Samsung Galaxy S6 is displayed in a store in India
Samsung Galaxy S6 is displayed in a store in IndiaIBTimes India

Even as Samsung is trying to bounce back after the shock it received from the debacle of its Galaxy Note 7, an incident that has the potential to cause more trouble has taken place. Its 2015 flagship, the Galaxy S6 reportedly exploded mid-flight on China Airlines flight CI027 on Wednesday evening, causing panic among the passengers.

The incident came just a couple of months after Samsung recalled the Galaxy Note 7 and eventually discontinued its sale and production once and for all following reports of blasts caused by its faulty battery.

[READ: Samsung Galaxy S7 explodes after Galaxy Note 7; victim says it's like carrying a bomb]

The Samsung Galaxy S6 exploded onboard a China Airlines (CAL) flight CI027 that was on its way from Palau to Taoyuan, according to Taiwan News. The accident that took place while flying over Manila, Philippines caused burns to the owner's hand and filled the cabin with smoke. The crew of the flight had to seal the handset in an ice bucket and put it to the notice of the Civil Aeronautics Administration and Aviation Safety Council.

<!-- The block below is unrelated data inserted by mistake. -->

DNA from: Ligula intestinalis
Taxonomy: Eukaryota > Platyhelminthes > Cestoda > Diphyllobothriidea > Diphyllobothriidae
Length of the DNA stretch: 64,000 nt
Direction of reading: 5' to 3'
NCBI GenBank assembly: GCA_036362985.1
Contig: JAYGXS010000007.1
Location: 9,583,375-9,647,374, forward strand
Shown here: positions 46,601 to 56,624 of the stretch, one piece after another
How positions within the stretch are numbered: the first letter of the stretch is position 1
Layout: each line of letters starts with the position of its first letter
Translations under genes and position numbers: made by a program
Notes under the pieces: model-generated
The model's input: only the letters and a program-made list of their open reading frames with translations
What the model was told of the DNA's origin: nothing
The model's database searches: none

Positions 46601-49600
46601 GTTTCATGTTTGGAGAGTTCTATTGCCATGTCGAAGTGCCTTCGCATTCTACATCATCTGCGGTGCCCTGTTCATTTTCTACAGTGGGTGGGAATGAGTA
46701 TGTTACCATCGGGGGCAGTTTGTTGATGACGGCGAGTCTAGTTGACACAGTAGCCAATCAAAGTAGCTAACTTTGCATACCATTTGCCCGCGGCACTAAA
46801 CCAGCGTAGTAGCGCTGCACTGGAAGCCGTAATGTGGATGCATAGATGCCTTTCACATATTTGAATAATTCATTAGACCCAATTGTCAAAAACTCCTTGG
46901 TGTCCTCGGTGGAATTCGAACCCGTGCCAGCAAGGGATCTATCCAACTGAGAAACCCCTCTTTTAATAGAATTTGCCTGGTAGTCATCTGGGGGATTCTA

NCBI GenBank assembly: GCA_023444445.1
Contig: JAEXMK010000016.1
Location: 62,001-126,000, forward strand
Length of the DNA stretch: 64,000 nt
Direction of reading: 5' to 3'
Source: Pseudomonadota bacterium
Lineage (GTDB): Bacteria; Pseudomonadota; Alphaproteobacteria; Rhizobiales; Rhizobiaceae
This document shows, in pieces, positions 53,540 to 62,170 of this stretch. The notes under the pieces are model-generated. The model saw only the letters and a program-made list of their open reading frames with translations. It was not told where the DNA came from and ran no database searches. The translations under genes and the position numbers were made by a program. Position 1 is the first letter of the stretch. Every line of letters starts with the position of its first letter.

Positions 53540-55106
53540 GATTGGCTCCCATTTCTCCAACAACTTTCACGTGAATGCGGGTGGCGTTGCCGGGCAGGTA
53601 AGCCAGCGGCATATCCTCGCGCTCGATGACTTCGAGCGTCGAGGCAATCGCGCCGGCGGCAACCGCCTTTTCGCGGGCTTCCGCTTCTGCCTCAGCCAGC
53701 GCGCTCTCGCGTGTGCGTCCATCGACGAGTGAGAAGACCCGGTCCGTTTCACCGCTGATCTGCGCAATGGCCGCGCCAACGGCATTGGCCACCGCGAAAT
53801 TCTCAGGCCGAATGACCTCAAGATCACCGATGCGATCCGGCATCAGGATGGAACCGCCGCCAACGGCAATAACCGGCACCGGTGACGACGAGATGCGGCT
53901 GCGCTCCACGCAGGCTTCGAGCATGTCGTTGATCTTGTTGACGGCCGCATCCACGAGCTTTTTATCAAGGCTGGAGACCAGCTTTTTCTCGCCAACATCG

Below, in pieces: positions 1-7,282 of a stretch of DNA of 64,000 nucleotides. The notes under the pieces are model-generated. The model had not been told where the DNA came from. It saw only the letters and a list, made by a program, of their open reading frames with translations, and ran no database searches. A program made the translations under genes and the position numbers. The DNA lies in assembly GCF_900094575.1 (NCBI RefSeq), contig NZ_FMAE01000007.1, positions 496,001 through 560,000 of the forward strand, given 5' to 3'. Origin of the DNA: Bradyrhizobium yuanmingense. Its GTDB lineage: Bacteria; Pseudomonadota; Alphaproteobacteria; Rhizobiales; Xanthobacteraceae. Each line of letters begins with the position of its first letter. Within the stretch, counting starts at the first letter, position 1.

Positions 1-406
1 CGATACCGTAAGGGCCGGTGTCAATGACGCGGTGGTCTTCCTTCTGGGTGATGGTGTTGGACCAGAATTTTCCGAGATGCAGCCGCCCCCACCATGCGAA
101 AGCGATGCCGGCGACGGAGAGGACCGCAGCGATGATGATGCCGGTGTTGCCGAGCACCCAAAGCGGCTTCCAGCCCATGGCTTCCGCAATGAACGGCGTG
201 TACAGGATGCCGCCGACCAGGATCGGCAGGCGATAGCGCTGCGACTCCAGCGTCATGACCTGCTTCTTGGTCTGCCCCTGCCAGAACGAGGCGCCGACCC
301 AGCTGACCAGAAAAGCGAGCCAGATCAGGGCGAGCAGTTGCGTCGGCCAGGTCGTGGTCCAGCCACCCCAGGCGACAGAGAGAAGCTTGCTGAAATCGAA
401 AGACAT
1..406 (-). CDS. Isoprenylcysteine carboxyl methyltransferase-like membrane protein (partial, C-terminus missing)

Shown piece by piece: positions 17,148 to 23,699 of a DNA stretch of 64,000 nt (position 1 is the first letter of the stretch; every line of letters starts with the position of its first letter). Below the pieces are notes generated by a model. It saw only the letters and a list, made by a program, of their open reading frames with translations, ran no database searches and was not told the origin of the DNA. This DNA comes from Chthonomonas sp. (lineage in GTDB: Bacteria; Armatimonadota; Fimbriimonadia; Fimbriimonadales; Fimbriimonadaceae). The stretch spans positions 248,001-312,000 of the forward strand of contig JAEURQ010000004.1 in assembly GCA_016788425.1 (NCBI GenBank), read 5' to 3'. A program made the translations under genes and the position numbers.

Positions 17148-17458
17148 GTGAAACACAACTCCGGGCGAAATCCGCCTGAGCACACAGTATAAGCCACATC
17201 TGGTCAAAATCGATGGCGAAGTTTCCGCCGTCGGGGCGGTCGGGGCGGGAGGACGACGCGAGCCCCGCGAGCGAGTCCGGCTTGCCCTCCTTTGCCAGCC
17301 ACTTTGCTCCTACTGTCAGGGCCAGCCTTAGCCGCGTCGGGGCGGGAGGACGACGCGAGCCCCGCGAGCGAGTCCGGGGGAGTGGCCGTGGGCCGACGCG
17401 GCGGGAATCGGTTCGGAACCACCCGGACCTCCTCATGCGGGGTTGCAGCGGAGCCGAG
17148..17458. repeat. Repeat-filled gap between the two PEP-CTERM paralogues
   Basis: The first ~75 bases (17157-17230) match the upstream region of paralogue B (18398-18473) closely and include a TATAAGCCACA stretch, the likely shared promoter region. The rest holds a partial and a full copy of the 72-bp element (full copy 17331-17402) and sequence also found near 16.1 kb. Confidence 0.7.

No injuries have been reported from the blast.

The China Airlines has confirmed the incident in a statement and said that it would work with the authorities to probe into the incident.

It may be mentioned that the South Korean technology company recalled the Galaxy Note 7 worldwide in October after the continued reports of the device catching fire. It gave the owners the option to either exchange with the Galaxy S7 and Galaxy S7 edge or a full refund but the damage was already done to its brand.

Several airlines prohibited passengers from taking the device inside the plane, citing that it would cause inconvenience to the travellers. The Federal Aviation Administration, a national organization that sets regulations for airports and airlines in the US, went to the extent of announcing that carrying the device on board a plane would be regarded as a criminal act. Offenders are liable to pay a fine of up to $179,933, and those trying to bring the device inside the plane could be sentenced up to 10 years imprisonment.

[Source: Taiwan News]